Chiefs rookies report for training camp unlike any other

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FILE – In this Monday, July 29, 2019, file photo, Kansas City Chiefs head coach Andy Reid watches a drill during NFL football training camp in St. Joseph, Mo. This was supposed to be the day that a bunch of wide-eyed rookies reported for their first training camp with the Kansas City Chiefs, lugging televisions and fans and other comfort items into the dormitories at Missouri Western State University. Instead, they were tested for COVID-19 and then sent home.(AP Photo/Charlie Riedel, File)

KANSAS CITY, Mo. (AP) — This was supposed to be the day that a bunch of wide-eyed rookies reported for their first training camp with the Kansas City Chiefs, lugging televisions and fans and other comfort items into the dormitories at Missouri Western State University.

Instead, they were tested for COVID-19 and then sent home.

The Chiefs began the intake process for first-year players Monday after the NFL gave them the go-ahead along with the Houston Texans, their opponent in the season opener Sept. 10.

But it could be quite a while before they get on the field: All players must test negative twice before they are admitted to the facility, then they will spend a couple of days doing the more routine physicals and getting their equipment sorted out.

“That could take you into four days here,” Chiefs coach Andy Reid said on a Zoom call Monday. “There’s a point where we’ll be able to have the guys lift and meet with them and do a potential walk-through with them.”

Like all NFL teams, the Chiefs did their entire offseason program remotely because of the pandemic. That means late this week or early next week could be the first time that first-round pick Clyde Edwards-Helaire, second-round pick Willie Gay Jr. and the rest of their draft class and rookie free agents meet with the coaching staff on the practice field.

It won’t be at Missouri Western, either. The Chiefs are one of a handful of teams that still sequester themselves away from home for part of camp, but the virus has caused those teams to join the rest of the NFL in working out at their facilities.

The Chiefs have two full-size grass fields, a smaller field of artificial turf, a full-size turf field indoors and the use of Arrowhead Stadium just across the parking lot at their disposal. And it sounds as if they will use them all.

“We could have a ton of social distance, more than we have with our football team,” Reid said. “It’s all set up with monitors and everything else. Then the testing, these guys are going to be tested often. It’ll be good that way. There’s a responsibility for coaches and players to make sure we handle ourselves right when we’re away from it. We are still keeping as much social distance as we can. It’s a contact sport but when there’s no contact we’re going to keep our distance.”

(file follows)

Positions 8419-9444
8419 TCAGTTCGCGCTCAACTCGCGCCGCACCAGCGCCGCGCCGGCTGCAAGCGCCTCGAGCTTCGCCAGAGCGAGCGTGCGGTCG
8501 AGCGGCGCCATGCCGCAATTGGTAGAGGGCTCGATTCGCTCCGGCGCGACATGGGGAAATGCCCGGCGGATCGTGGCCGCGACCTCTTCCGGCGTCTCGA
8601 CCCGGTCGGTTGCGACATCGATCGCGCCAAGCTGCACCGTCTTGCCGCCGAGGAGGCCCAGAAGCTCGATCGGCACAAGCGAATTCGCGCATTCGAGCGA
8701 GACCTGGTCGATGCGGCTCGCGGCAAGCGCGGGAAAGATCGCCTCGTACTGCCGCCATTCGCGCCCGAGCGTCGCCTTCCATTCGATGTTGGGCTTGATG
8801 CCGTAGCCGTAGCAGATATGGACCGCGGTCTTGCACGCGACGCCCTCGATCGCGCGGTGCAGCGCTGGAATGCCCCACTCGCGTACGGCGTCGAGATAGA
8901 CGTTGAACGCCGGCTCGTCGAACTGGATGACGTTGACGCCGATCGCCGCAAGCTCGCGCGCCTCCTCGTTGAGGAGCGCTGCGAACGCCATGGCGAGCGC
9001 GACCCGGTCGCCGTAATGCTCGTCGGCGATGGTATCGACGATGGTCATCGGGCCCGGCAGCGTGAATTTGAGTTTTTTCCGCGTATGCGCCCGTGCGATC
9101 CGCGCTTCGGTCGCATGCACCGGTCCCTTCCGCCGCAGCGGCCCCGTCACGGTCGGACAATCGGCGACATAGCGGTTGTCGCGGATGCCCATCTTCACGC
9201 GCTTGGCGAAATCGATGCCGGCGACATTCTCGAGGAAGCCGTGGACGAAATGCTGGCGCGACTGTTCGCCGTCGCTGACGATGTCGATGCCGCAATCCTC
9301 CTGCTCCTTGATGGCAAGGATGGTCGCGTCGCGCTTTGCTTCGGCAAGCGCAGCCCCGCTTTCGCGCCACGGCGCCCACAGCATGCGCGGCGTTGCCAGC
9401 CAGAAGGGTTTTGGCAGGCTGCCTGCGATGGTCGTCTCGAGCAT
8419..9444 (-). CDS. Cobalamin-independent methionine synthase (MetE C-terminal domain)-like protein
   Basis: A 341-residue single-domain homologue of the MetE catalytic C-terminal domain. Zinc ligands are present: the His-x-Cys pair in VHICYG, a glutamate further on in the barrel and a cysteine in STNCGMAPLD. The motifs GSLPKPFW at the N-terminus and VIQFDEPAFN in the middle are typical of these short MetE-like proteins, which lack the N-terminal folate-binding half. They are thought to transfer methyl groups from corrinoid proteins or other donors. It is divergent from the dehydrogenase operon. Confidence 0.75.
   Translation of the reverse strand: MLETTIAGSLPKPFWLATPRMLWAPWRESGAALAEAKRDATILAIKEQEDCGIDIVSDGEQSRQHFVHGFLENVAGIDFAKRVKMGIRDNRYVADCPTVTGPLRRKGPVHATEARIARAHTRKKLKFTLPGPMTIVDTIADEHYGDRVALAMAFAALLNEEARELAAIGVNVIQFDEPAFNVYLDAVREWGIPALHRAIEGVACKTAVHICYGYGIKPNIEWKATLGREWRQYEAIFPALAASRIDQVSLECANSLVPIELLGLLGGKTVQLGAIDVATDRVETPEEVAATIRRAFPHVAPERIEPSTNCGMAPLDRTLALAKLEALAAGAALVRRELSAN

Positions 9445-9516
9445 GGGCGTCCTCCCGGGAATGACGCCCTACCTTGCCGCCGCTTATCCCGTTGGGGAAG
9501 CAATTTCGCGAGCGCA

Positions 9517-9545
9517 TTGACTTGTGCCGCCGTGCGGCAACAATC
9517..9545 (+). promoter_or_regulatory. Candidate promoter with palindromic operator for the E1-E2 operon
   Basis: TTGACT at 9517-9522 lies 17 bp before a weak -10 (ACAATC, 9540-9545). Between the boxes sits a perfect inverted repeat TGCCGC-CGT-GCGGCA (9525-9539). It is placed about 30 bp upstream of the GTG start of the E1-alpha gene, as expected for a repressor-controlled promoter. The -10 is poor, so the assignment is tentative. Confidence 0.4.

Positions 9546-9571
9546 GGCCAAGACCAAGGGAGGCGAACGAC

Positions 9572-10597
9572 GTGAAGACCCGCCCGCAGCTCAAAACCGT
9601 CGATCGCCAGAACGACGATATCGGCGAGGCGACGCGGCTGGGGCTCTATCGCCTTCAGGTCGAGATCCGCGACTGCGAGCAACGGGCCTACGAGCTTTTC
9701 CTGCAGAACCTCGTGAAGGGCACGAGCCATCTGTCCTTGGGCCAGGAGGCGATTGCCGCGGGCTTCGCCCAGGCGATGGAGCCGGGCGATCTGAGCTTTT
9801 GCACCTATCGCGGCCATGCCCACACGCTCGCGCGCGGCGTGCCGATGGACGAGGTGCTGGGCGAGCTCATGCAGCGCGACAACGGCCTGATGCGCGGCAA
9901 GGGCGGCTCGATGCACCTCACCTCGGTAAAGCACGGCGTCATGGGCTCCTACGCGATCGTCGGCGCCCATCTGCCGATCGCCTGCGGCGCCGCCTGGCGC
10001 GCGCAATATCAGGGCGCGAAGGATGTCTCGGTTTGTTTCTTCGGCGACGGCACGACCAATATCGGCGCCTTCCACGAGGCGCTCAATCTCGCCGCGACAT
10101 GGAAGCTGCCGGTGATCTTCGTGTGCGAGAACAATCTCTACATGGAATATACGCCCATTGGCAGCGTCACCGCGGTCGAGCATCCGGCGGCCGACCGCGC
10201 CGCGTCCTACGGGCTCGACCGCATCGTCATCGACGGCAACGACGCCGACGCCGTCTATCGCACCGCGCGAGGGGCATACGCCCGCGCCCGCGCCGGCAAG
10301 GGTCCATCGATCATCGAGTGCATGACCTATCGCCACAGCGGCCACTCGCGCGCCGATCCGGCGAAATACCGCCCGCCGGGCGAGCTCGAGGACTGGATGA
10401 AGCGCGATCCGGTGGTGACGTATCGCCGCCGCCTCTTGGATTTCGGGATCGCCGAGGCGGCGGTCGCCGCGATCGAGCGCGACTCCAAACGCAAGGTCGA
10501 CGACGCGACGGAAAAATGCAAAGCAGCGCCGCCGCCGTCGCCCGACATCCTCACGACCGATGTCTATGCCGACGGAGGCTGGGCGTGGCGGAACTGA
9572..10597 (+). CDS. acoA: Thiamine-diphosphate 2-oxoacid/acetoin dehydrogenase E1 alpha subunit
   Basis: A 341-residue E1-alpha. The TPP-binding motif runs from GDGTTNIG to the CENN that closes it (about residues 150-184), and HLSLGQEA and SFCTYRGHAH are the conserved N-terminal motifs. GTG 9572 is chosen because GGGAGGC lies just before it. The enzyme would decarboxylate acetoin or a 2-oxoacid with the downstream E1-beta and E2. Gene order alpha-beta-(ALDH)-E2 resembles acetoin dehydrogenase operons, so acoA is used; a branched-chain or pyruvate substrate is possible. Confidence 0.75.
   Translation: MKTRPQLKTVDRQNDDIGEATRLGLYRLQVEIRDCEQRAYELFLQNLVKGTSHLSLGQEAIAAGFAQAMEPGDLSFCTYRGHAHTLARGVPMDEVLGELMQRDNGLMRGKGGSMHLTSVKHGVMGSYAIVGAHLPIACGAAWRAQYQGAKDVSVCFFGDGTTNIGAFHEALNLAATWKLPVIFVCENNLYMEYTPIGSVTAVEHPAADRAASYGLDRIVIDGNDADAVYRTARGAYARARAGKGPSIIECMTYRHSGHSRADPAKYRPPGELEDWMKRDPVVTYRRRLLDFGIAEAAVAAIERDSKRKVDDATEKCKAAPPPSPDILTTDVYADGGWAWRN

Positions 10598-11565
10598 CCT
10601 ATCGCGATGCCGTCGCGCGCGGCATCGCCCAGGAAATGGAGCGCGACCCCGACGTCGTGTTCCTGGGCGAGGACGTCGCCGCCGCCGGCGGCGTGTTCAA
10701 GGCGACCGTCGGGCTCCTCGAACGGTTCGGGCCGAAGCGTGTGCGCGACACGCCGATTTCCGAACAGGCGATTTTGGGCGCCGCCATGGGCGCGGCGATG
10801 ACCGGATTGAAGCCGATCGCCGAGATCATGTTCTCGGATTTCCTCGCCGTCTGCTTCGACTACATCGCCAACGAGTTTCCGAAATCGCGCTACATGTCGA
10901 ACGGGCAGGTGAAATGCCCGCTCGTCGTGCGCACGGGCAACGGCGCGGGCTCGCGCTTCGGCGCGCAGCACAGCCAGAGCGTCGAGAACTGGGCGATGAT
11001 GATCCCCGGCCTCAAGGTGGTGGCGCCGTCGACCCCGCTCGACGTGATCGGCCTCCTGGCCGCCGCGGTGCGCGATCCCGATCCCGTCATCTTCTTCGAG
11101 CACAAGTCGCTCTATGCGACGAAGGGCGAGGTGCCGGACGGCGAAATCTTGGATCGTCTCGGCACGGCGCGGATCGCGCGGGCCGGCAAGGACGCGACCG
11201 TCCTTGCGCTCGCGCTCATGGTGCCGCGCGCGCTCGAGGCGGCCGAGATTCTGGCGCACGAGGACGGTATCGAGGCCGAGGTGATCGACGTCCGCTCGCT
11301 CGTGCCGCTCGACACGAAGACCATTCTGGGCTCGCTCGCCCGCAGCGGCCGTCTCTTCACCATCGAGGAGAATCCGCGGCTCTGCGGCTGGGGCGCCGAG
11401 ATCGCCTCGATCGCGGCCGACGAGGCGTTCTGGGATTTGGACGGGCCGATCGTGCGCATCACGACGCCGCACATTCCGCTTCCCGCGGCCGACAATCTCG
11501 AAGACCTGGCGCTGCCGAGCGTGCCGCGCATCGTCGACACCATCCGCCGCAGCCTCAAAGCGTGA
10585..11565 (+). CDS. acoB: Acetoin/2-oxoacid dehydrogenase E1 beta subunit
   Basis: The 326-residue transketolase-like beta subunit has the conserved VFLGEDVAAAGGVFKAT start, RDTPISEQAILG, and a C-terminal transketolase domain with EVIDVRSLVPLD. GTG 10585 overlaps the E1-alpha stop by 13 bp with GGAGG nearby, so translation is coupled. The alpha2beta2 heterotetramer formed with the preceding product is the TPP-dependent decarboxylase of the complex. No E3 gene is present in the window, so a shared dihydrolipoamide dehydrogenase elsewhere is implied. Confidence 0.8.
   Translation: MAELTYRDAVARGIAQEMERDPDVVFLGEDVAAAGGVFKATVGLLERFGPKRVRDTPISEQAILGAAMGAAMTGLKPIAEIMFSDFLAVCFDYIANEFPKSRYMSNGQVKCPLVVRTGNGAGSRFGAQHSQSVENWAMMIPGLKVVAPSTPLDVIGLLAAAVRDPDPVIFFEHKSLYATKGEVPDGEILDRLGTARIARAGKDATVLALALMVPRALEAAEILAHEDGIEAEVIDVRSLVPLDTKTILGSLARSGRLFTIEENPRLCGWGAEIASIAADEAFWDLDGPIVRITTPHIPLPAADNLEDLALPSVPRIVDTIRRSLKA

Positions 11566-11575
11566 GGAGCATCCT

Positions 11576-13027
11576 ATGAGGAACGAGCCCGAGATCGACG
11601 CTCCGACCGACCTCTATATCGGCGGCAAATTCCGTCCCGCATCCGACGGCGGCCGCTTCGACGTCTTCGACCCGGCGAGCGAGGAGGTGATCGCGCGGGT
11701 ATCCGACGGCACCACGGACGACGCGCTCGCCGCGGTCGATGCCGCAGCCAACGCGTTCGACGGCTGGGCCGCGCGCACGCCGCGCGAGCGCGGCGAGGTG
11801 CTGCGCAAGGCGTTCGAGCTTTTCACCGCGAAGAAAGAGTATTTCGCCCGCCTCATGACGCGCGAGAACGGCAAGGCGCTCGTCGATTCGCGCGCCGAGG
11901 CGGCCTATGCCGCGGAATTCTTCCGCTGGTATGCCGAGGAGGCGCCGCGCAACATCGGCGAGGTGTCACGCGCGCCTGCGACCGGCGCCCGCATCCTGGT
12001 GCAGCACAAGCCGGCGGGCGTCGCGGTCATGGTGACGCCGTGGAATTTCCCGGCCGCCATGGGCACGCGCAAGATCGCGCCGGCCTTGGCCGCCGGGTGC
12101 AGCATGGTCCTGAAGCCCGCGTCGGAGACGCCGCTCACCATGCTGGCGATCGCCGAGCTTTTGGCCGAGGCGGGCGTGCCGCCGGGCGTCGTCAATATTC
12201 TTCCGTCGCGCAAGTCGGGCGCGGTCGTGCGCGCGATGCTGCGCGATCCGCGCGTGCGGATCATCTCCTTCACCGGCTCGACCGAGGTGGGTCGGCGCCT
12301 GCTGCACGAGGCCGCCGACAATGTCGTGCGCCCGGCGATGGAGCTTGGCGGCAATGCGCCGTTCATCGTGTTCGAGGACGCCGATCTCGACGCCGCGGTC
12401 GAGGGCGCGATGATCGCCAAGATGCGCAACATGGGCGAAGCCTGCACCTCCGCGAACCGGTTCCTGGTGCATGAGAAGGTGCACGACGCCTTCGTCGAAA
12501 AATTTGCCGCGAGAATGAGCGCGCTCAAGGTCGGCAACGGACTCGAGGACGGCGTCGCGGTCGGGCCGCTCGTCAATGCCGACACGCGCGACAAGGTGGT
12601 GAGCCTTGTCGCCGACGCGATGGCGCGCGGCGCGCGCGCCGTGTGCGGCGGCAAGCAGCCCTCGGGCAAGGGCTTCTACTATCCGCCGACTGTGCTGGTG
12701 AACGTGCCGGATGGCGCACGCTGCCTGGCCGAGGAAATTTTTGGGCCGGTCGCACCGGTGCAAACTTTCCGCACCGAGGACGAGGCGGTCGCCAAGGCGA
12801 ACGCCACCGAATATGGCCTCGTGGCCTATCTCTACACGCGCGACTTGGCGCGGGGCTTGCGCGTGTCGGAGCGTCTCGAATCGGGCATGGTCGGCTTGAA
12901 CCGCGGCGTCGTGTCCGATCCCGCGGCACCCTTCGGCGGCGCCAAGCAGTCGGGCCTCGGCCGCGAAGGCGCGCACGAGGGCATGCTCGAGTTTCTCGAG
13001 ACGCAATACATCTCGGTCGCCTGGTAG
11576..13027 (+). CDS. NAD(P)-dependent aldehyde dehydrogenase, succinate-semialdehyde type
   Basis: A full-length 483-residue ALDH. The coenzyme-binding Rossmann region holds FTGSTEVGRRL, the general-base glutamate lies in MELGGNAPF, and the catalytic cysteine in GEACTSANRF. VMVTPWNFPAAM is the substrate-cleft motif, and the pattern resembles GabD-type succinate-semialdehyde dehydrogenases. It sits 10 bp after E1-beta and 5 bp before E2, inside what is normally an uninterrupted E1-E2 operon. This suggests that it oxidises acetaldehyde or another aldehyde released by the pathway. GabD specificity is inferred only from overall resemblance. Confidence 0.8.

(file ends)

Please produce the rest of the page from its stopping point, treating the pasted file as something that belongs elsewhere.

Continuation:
Reid knows that the Chiefs and Texans will be supplying a blueprint for the rest of the league, which can have rookies report as early as Tuesday with veterans following July 28.

But he also understands that the NFL as a whole has an opportunity to show the general public the importance of proper safeguards in tamping down the virus spread.

“We’ll have our masks set up and do all the things — wash our hands — all those little fundamental things to stay on top of that,” he said. “Our staff has done a phenomenal job setting everything up to try to be COVID-safe the best we can.”

The Super Bowl champions are fortunate in that they return 20 of 22 starters — and 22 players that started at least one game — from the team that ended a 50-year championship drought in February. That means they are unlikely to lean too heavily on rookies that will have had little face-to-face work with coaches by the time the regular season begins.

Edwards-Helaire is expected to be the biggest contributor after a dazzling season at LSU last year. But he’ll start out behind Damien Williams on the running back depth chart, taking some of the pressure off him. He also will have the luxury of Super Bowl MVP Patrick Mahomes under center and an armada of playmakers, including tight end Travis Kelce and wide receivers Tyreek Hill and Sammy Watkins, to share in the offensive load.

Gay could also make an immediate impact for a defense that was vastly improved last season, but that struggled at times to stop the run. The athletic linebacker out of Mississippi State also is expected to have a significant presence on special teams.

The NFL and players union are still discussing some elements of training camp, but Reid said he expects it to take about eight days before players are ready to take the field. That becomes 10 days to two weeks with days off.

“Once we get through physicals and COVID testing, then we’ll just take it from there,” he said. “There will be another ramp-up for about a week where you might be able to put these padded shirts on. You get into the new CBA rules. But that’s what we know at this point. It seems like a solid plan. It allows guys to ramp up and get where they need to be.”

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